Updated: Jun 5, 2018
The first infusion is bright red and is a twenty minute push directly into your body. All week I was thinking of ways that I could avoid this...but in the end it is the only option. Before the nurse started the push of Adriamycin I asked to hold it to give my body a moment to come to terms with the fact that this toxic drug was also my biggest allie on the battle ground. The second infusion lasts about 1 hour via IV - so the total session is about 2.5 hours from arrival to departure.
I also fasted for 48 hours before the session to support with side effects, and drank 2 liters of water before the infusion. I ate an avocado 2 hours before to coat my stomach, did a meditation and then my husband dragged me into the chemo center. The infusion began, I packed my feet, hands, and head in ice and then ate ice chips for 20 minutes to prevent neuropathy, hair loss and mouth sores. I had no issues. They pump you up with steroids so you leave a bit foggy and jittery but don't feel too shabby.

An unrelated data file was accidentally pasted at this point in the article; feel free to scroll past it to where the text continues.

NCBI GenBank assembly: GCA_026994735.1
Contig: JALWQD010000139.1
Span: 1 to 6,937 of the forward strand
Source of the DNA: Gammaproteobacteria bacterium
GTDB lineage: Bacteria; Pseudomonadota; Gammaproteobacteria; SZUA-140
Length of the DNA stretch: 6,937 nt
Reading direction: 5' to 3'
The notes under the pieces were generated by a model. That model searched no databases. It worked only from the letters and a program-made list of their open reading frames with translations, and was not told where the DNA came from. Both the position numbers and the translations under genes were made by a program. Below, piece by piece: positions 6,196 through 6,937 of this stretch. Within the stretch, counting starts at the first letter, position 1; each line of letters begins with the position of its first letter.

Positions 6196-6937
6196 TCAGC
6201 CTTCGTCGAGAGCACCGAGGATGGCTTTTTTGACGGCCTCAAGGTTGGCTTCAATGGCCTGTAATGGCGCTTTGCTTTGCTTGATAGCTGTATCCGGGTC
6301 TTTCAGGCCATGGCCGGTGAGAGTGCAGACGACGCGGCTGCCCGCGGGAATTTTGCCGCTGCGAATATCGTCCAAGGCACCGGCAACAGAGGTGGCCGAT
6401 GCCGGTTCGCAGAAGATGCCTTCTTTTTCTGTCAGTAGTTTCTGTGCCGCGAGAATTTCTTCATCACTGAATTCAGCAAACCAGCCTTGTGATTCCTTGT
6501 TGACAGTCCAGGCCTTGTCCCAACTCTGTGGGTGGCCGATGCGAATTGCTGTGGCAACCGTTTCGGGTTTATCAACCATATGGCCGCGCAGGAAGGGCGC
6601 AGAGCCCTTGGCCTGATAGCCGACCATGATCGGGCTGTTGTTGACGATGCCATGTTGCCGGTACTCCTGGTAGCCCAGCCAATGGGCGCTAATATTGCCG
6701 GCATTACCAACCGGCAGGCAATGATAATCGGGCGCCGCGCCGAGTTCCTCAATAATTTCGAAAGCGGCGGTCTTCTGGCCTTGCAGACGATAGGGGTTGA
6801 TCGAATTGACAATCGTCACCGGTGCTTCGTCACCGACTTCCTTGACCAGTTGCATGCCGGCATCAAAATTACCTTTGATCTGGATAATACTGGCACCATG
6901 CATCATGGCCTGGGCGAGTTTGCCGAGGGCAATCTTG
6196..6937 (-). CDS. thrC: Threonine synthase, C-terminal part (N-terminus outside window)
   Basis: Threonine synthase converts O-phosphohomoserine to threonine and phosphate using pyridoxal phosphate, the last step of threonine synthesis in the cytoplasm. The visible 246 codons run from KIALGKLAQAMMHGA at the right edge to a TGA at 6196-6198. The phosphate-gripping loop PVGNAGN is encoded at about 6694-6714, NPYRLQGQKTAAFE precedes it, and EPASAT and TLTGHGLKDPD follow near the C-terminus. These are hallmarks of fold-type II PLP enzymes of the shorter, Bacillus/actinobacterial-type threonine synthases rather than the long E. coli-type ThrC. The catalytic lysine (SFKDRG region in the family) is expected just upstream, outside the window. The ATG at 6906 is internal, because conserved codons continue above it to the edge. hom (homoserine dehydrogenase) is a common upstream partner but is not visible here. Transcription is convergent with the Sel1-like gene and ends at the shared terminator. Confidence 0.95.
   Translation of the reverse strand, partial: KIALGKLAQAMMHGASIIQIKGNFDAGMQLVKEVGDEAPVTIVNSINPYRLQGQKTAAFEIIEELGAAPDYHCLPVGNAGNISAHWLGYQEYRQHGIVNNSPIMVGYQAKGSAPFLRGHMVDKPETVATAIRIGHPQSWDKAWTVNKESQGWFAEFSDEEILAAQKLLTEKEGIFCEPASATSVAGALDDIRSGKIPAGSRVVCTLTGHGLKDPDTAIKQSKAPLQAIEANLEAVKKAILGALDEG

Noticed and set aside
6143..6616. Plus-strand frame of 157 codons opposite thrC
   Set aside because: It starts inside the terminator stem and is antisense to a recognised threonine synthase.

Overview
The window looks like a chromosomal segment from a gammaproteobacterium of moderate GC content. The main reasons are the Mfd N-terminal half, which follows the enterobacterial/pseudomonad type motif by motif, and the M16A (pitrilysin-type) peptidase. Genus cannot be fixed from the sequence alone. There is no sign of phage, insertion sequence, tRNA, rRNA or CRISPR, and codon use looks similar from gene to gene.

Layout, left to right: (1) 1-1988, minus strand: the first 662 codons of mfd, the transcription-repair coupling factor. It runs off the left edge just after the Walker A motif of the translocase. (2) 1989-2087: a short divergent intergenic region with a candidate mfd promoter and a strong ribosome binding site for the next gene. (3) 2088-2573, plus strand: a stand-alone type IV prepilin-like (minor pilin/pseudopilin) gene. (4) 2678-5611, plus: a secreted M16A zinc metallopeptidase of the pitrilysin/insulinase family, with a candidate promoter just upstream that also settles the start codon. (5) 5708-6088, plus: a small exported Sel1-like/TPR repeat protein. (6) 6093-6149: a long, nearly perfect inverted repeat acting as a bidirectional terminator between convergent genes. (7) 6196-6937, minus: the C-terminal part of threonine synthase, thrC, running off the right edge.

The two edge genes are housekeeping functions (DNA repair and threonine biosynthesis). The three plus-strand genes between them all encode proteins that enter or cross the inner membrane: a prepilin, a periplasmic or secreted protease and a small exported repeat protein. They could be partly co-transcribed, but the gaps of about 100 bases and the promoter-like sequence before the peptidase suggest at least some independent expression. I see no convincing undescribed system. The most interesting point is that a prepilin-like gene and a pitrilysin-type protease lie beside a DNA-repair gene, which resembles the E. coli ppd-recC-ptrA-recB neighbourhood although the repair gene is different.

A device was attached to my stomach to inject me 27 hours later with neulasta (fyi -this is an $11,000 drug in the USA - insurance pays but $400 in France) - a protein to stimulate the production of white blood cells. I was also given numerous drugs for nausea along with one drug that is part of a clinical trial (I will post about this later).
I am almost 48 hours post treatment and feeling somewhat functional. I didn't sleep the first night and had some body aches, but after working a 1/2 day, and taking a few naps I was able to get out of the house to pick my son from school and do yoga. The fatigue is suppose to set in 2-3 days after infusion, I am hoping the fasting will prevent that but I am going to just take it one day at a time and let my body tell me what it needs.